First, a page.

NOTICE: All consular services are available by appointment only.  Please read the following instructions carefully before scheduling your appointment at Step 3, below.

A Consular Report of Birth Abroad of a Citizen of the United States of America is a formal document certifying the acquisition of U.S. citizenship at birth of a person born overseas to a U.S. citizen parent(s).

If you are a U.S. citizen and you have had a child while living in Sri Lanka or the Maldives, it is possible that you have transmitted U.S. citizenship to your child.

Please go through the steps below to first determine if your child is eligible for a Consular Report of Birth Abroad, and if applicable, to apply.

Keep in mind that the application must be submitted before the child’s 18th birthday.

STEP 1- Determine whether your biological child born after November 14, 1986 qualifies for U.S. citizenship

Your biological child has a claim to U.S. citizenship if he/she meets ONE of the following conditions.  These conditions must have been met prior to the birth of the child:

  1. BOTH of the child’s biological parents are U.S. citizens and one of the parents has resided in the United States at some point.
  1. Only ONE of the child’s biological parents is a U.S. citizen, the child’s parents are MARRIED, and the U.S. citizen parent has been physically present in the U.S. for a period of at least five years, two of which must have been after the age of 14.
  1. The child was born to an UNMARRIED, MALE U.S. citizen who has been physically present in the U.S. for a period of at least five years, two of which must have been after the age of 14.  In this case, the U.S. father must agree in writing to support his child until the child reaches the age of 18 years (as part of the application form).
  1. The child was born on or before June 11, 2017 to an UNMARRIED, FEMALE U.S. citizen who has spent at least 365 days of uninterrupted physical presence in the U.S. at any time.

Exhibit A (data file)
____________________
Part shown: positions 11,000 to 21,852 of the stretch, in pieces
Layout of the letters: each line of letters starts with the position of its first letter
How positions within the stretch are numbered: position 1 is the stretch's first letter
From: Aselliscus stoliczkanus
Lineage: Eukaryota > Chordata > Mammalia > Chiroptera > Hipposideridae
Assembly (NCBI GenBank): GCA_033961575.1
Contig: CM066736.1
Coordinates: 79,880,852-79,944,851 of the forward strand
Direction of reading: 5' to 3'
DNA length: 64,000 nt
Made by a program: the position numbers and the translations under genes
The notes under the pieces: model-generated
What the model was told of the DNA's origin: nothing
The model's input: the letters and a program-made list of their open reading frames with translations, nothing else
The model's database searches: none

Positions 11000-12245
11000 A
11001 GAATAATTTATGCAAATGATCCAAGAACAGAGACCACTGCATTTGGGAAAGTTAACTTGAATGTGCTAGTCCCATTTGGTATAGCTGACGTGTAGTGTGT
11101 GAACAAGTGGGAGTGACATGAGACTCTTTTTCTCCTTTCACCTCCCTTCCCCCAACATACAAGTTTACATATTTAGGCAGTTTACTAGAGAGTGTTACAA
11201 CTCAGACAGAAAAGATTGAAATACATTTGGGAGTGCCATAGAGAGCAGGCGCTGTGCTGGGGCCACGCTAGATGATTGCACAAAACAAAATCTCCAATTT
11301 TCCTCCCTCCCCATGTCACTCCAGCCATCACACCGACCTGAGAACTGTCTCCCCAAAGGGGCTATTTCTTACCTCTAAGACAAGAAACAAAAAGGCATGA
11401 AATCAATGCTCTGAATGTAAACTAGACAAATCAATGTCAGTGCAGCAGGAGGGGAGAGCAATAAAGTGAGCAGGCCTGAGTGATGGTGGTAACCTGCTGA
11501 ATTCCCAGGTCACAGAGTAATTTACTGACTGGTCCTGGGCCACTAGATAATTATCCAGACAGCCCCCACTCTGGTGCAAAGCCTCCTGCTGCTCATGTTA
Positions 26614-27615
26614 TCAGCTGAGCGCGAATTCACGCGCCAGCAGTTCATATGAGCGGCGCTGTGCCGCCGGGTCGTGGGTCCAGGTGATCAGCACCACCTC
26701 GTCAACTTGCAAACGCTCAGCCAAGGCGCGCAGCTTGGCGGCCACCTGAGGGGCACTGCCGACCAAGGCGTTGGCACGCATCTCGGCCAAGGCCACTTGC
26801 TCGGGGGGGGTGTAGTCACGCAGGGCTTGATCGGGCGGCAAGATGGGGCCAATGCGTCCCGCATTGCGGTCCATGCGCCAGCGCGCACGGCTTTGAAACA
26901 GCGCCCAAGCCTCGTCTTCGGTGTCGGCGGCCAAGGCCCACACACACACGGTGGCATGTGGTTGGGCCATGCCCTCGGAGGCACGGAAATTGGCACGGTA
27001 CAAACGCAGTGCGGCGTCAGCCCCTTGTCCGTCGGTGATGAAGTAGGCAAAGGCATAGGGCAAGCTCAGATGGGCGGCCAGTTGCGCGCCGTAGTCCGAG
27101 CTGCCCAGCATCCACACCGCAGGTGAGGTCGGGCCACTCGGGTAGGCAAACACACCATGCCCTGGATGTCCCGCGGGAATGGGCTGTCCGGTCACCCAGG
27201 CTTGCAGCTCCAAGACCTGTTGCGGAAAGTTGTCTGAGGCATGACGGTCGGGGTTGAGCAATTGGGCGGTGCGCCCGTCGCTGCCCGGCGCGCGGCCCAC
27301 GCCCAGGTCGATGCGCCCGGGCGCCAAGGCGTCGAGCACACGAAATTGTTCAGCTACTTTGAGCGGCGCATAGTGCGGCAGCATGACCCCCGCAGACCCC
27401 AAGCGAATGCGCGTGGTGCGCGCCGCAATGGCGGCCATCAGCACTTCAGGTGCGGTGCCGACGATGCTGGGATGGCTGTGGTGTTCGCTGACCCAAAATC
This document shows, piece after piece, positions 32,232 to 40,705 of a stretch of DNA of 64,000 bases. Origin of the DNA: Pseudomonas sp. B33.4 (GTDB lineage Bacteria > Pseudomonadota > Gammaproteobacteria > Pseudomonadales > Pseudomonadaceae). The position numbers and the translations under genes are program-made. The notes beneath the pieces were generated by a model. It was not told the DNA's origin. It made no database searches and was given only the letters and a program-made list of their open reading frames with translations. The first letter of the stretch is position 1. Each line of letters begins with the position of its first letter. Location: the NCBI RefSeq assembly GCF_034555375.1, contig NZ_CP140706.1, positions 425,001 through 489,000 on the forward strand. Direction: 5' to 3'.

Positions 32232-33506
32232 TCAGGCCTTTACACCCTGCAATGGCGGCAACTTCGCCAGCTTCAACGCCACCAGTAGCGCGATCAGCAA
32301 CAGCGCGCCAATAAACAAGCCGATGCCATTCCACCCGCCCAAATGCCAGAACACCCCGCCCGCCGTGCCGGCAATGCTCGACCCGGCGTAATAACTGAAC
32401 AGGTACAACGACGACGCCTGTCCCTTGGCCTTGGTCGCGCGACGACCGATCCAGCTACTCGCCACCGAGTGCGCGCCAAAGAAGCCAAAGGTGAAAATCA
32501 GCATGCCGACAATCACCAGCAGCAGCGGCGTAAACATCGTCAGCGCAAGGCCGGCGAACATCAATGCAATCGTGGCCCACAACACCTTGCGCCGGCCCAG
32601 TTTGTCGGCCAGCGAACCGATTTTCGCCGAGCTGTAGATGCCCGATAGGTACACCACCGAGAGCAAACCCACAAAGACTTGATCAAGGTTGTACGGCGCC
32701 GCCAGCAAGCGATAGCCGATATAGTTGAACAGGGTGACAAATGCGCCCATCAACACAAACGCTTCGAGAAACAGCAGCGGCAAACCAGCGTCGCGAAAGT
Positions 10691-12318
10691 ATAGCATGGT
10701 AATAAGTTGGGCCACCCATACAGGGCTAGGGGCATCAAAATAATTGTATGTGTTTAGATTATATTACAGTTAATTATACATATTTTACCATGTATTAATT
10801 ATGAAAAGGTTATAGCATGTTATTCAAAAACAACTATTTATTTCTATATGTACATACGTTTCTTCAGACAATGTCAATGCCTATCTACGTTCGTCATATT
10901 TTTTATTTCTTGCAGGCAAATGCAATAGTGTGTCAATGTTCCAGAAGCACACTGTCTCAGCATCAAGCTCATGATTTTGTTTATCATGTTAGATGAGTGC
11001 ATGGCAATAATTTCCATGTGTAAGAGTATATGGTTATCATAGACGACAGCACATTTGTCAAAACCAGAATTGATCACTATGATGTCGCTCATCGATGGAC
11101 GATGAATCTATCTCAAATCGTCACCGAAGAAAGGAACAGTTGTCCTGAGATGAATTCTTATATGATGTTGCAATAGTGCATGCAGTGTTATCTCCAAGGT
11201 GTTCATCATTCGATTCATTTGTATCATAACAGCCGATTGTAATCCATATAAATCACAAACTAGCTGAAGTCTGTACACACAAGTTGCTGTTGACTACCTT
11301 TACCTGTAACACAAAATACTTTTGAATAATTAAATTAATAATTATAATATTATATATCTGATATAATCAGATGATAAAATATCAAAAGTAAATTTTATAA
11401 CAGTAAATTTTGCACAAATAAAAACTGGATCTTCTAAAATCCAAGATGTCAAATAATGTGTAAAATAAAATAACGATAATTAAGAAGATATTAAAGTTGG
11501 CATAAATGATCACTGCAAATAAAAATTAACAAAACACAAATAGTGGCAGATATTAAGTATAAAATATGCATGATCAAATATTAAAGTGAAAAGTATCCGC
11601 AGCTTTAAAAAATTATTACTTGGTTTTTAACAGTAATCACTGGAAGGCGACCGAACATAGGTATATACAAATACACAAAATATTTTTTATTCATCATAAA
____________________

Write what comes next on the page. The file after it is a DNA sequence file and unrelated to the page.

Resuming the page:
1. The child was born on or after June 11, 2017 to an UNMARRIED, FEMALE U.S. citizen who has been physically present in the U.S. for a period of at least five years, two of which must have been after the age of 14.

STEP 2- Application Package

If you have determined that your child is eligible for a Consular Report of Birth Abroad (CRBA) you must gather the documents listed below.

You must submit all documents in original form and one photocopy of each (except the application DS2029 – only one copy is needed).  All original documents will be returned to you at the end of your appointment.  Please note that if you are also applying for the child’s passport, you will have to bring additional photocopies of the documents listed in the requirements for passport applications for minors (see number 9 below)

  1. Form DS2029 for CRBA (PDF 52.3 KB) Please read the instructions carefully before completing, and fully complete all applicable sections before your appointment (do NOT sign).  You can either fill it out online, or write legibly in block letters.  Application must be filled out in black ink. Please print one-sided.
  2. Child’s Birth Certificate- original and English translation.